Following the Israeli raid on the flotilla of activists carrying aid to the blockaded Gaza strip there has been a massive international backlash, but will the EU be able to forge a common policy? In some ways, it's a more opportune time, given the uniform "swing" of opinion against Israel, and the creation of the High Representative and European Council President roles creates some need to show that the institutional reforms will pay off - and shouldn't the EU be able to act in its own backyard?
It will never be easy to have a common policy on the Middle East Peace Process that goes beyond the outline structure of a two-state solution, but it's important that Europe gets involved to facilitate it, and this demands agreeing on the detail. Sarkozy has suggested European or international forces policing boats shipping in aid to prevent arms being shipped in. It's a good start, since it would hopefully go some way to easing the situation for Palestinians and allowing Israel to slowly back out of the politics of blockade - though it's important that we don't slip into a situation where we end up legitimising and helping the blockade. I'm tempted to suggest a Bosina-like solution or interim measure for Gaza (and maybe the West Bank too) - i.e. international protectorate that would build a functioning state, and hopefully police and prevent attacks from the territory while denying Israel the opportunity to attack or blockade it. But then, the Bosnia case hasn't been a proven success yet...
The EU also needs to demand and international element to the inquiry on last week's raid. Israel might be smarting after the last international report (the Goldsmith Inquiry on the settlements, which was very scathing of Israel's role), but the fact is that it took place in international waters, and there is a glaring question of international law that cannot be denied. PR-wise, Israel's attempts to spin the issue in a more favourable light haven't worked, and, though it may not agree, admitting error and having an inquiry with international involvement would be the best option for it. The EU should demand the international element because it is required of the situation and the EU's values - particularly the need to uphold international law.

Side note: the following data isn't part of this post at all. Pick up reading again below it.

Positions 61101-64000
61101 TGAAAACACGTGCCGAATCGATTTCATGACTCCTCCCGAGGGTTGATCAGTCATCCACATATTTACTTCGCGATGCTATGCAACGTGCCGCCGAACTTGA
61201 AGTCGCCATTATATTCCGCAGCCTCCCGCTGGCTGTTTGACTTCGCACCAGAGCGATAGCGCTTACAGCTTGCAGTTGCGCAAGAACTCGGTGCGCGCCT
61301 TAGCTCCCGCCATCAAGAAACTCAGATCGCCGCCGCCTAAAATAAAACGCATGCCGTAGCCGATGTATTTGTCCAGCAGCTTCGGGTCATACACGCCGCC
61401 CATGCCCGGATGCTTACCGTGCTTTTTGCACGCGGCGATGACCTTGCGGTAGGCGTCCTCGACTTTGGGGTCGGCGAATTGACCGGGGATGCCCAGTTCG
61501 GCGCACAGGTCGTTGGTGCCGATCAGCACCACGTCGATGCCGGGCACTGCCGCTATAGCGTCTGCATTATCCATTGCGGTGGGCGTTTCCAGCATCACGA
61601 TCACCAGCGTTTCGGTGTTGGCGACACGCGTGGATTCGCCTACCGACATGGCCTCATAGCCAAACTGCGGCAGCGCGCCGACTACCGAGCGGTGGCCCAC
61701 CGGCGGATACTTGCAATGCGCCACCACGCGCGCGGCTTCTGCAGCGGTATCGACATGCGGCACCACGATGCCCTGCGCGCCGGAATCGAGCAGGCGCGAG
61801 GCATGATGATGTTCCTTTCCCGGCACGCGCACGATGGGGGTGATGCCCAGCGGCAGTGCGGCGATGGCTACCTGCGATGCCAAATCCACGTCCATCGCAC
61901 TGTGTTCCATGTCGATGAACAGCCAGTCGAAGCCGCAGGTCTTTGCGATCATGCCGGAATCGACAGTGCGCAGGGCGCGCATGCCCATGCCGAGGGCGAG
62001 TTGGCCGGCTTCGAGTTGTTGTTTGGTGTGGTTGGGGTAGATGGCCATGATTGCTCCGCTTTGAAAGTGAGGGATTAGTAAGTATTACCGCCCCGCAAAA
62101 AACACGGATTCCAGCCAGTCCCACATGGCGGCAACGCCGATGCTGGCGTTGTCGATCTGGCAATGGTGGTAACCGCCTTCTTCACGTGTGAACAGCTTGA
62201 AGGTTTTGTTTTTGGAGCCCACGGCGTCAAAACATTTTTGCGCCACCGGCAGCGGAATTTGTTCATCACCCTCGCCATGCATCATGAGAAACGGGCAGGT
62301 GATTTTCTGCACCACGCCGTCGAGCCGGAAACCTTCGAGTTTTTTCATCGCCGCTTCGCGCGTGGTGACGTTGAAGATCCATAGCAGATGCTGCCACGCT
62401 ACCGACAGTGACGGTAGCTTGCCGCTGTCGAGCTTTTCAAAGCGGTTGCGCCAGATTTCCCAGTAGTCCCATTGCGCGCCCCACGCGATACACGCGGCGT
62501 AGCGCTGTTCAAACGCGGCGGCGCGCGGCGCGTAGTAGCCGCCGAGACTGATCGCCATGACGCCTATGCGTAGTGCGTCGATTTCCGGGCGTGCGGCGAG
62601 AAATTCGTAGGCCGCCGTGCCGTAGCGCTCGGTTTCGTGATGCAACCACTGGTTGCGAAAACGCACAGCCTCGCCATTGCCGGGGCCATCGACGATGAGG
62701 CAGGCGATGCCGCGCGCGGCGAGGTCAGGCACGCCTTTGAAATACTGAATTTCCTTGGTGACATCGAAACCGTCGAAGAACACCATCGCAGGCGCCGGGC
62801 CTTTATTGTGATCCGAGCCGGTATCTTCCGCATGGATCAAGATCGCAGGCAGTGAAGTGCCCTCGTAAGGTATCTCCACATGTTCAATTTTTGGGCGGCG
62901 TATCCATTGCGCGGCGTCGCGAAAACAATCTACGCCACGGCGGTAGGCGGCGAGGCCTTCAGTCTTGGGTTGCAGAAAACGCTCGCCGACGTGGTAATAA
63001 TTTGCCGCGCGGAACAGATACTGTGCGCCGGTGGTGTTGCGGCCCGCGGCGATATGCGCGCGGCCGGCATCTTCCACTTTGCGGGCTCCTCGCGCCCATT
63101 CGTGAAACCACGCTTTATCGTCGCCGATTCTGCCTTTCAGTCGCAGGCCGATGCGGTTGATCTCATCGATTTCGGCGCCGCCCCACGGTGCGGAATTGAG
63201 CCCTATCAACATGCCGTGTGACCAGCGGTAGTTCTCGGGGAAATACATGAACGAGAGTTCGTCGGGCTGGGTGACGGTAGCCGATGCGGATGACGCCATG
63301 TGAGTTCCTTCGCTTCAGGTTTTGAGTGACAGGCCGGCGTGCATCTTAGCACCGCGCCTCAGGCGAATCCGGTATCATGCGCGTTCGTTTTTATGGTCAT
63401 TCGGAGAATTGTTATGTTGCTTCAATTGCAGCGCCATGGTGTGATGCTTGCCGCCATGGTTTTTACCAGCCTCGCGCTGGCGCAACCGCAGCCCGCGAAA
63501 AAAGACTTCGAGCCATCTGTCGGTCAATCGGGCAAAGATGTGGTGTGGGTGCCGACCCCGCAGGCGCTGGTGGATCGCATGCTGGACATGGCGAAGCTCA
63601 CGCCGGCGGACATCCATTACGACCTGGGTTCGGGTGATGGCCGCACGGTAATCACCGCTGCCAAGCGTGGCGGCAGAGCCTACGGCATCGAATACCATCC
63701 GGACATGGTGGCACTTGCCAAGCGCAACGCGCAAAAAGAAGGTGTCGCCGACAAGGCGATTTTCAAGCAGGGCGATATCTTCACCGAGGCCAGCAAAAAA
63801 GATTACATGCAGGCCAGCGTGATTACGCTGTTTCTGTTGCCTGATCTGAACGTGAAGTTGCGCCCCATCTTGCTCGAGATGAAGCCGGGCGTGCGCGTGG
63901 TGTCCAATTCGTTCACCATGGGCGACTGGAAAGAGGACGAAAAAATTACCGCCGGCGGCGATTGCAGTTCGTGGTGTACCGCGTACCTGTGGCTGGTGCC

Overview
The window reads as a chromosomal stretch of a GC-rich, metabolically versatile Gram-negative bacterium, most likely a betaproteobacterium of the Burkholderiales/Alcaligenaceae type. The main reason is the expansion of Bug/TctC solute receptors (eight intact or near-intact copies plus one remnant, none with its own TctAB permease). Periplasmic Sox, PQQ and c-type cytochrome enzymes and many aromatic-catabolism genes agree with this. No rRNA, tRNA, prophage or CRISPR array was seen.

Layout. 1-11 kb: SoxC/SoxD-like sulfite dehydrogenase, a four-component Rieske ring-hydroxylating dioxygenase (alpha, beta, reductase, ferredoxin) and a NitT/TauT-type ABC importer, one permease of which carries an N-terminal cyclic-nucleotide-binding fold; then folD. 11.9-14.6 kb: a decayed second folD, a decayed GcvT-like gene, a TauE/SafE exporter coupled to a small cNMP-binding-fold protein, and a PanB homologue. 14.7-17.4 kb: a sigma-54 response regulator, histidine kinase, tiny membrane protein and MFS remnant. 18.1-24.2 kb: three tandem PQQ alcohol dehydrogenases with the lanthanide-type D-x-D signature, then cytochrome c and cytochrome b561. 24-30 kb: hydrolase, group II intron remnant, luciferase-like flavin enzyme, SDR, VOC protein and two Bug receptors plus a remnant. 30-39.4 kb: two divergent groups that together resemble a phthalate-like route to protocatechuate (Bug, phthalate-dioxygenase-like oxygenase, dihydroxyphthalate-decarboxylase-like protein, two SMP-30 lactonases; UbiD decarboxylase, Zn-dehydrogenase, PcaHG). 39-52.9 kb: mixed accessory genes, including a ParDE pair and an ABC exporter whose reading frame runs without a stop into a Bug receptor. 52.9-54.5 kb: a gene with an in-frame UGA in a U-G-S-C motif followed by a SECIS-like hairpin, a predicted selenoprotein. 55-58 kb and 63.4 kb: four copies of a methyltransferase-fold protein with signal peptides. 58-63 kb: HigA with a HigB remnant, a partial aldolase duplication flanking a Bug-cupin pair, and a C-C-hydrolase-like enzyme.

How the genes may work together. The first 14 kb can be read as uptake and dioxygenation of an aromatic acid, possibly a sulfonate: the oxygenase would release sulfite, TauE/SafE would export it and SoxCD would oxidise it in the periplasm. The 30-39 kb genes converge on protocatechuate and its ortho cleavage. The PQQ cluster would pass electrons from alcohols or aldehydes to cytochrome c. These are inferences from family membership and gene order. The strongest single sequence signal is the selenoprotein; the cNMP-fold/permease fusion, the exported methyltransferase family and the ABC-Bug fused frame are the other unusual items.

Some states will favour a tough stance, like Ireland, which backed the last flotilla boat (the crew and passengers were returned to Ireland today), though other states, may not want to go as far as pledging action: how far would Germany feel it could go? Ireland has asked Ashton to put Israel on the agenda for the next Council meeting. Will Ashton be able to channel the differing views into some sort of coherent policy? It'll be an uphill struggle - reading the EUobserver article, it looks like Ashton is out of the loop to a large degree (it doesn't seem to have been a good week for her - there seem to be a few foreign policy ideas being pushed at the EU level without her being consulted).
The idea of another boat carrying MEPs seems to be floating about - perhaps we'll end up sending boatfuls of politicians until Israel gives up and ends the blockade? Diplomacy via flotilla.